Jeremy B. Zucker
Washington, D.C. +1 202 261 3322
On April 10, 2020, the Department of Homeland Security (“DHS”), through the Federal Emergency Management Agency (“FEMA”), issued a new rule at 44 C.F.R. Part 328 prohibiting exports of certain PPE (“Subject PPE”) used in the global response to the COVID-19 pandemic (the “FEMA Rule”).1 The FEMA Rule, which is being implemented in conjunction with U.S. Customs and Border Protection (“CBP”), is retroactive effective to April 7, 2020 and will remain in place until August 10, 2020.
On April 3, 2020, President Trump issued a Presidential Memorandum establishing a U.S. policy to prevent exports of scarce PPE outside of the United States.2 The Presidential Memorandum instructed DHS, through FEMA, to consult with Health and Human Services to implement the policy. The FEMA Rule implements the policy.
Effective April 7, 2020, all exports of Subject PPE (defined below) are prohibited unless FEMA provides explicit approval for the export. The FEMA Rule is not limited to exports by PPE manufacturers. It covers all parties, including U.S. companies exporting to their subsidiaries, and it applies regardless of whether there is a commercial sale.3
The Subject PPE are:
This list of Subject PPE is current as of the Federal Register notice and the date of this OnPoint. However, the FEMA Rule grants FEMA the authority to make a future determination that additional items are “scarce and necessary for national defense.” If FEMA makes such a determination, it can add items to the list of products prohibited for export.
The Subject PPE list presently does not include other medical gear or sanitation items such as protective clothing, disinfectants and soaps, thermometers and hand sanitizers.
In considering a proposed export of Subject PPE, FEMA is to consider the “totality of the circumstances.” The FEMA Rule provides a list of factors to be considered:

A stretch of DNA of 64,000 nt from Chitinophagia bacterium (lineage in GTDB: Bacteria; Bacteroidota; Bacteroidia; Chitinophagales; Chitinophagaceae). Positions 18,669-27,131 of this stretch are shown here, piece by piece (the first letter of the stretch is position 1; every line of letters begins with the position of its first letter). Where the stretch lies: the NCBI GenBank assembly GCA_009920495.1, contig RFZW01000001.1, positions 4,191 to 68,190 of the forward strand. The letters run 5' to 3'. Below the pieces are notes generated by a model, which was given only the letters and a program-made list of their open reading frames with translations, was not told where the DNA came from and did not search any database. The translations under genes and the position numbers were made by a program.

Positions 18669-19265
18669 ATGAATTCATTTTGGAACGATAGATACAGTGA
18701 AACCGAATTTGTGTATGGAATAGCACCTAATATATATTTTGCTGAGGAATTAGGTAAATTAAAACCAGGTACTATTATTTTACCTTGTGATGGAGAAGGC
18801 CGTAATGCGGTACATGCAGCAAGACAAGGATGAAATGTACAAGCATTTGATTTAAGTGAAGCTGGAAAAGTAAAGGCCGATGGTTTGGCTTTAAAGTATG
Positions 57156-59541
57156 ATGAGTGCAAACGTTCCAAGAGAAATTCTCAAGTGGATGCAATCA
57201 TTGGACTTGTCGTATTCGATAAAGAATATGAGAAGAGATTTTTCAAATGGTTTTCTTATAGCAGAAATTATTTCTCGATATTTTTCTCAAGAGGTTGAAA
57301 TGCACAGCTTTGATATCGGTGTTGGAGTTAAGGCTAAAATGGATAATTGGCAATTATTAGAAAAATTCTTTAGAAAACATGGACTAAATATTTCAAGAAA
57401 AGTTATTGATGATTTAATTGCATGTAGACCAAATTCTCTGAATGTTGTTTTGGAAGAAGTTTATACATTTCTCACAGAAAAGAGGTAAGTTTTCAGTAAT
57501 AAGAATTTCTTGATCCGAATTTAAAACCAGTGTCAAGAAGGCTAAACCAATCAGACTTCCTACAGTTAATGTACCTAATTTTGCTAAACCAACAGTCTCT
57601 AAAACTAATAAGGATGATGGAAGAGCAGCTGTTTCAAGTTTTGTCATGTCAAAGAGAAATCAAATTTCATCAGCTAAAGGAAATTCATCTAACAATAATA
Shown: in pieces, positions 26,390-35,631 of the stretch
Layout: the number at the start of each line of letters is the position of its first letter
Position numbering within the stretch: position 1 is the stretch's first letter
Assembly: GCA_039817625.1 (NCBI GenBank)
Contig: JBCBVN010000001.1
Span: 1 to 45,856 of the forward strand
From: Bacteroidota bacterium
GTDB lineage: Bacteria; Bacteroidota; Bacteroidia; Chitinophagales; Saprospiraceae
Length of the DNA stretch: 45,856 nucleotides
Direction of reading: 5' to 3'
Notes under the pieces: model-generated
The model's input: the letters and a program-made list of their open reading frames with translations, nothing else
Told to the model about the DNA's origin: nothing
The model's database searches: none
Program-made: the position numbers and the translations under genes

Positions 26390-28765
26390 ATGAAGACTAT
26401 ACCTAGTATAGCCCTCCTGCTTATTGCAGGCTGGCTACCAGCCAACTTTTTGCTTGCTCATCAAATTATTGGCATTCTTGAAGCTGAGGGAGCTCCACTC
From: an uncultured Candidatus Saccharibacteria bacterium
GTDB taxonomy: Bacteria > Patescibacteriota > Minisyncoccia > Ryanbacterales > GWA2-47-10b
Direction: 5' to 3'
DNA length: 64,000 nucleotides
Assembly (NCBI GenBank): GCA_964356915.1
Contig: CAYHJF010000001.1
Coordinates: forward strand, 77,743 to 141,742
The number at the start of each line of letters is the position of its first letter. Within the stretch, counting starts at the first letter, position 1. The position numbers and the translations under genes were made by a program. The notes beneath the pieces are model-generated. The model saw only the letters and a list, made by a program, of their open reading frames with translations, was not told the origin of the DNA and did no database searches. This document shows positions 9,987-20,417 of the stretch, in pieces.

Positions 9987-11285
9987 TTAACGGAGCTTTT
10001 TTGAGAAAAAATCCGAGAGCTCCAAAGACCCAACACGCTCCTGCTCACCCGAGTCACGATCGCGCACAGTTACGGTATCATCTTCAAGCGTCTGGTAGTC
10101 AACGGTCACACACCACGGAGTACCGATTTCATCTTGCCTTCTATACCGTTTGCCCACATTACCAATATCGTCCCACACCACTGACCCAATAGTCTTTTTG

FEMA Application Process
Companies can submit export applications to FEMA by letter. While FEMA does not have a form, we suggest addressing each of the factors and including information that would be included in a commercial export license application to the Bureau of Industry and Security.
The FEMA Rule notes the agency will make a determination on the export of Subject PPE “within a reasonable timeframe” but does not provide any deadlines.
In deciding whether to apply to FEMA, exporters should be aware that FEMA’s determination may not be limited to approving or denying the export. FEMA may require the PPE to be returned for domestic commercial order, or issue a “rated order” to procure the PPE under its authority pursuant to the Defense Production Act. FEMA is most likely to approve smaller shipments where there is a compelling argument as to how the exports support U.S. national security objectives.
For companies that need to export PPE for critical reasons, we suggest quickly preparing an application before FEMA receives more applications than it can handle.
1) Prioritization and Allocation of Certain Scarce or Threatened Health and Medical Resources for Domestic Use, 85 Fed. Reg. 20195 (Apr. 10, 2020).
2) The White House, Memorandum on Allocating Certain Scarce or Threatened Health and Medical Resources to Domestic Use (Apr. 3, 2020), available at https://www.whitehouse.gov/presidential-actions/memorandum-allocating-certain-scarce-threatened-health-medical-resources-domestic-use/.
3) There is a limited exception for pre-existing commercial sales. FEMA will not purchase covered materials from shipments made by or on behalf of U.S. manufacturers with continuous export agreements with customers in other countries since at least January 1, 2020, so long as at least 80 percent of such manufacturer’s domestic production of covered materials, on a per item basis, was distributed in the United States in the preceding 12 months. See new 44 C.F.R. 328.102(c).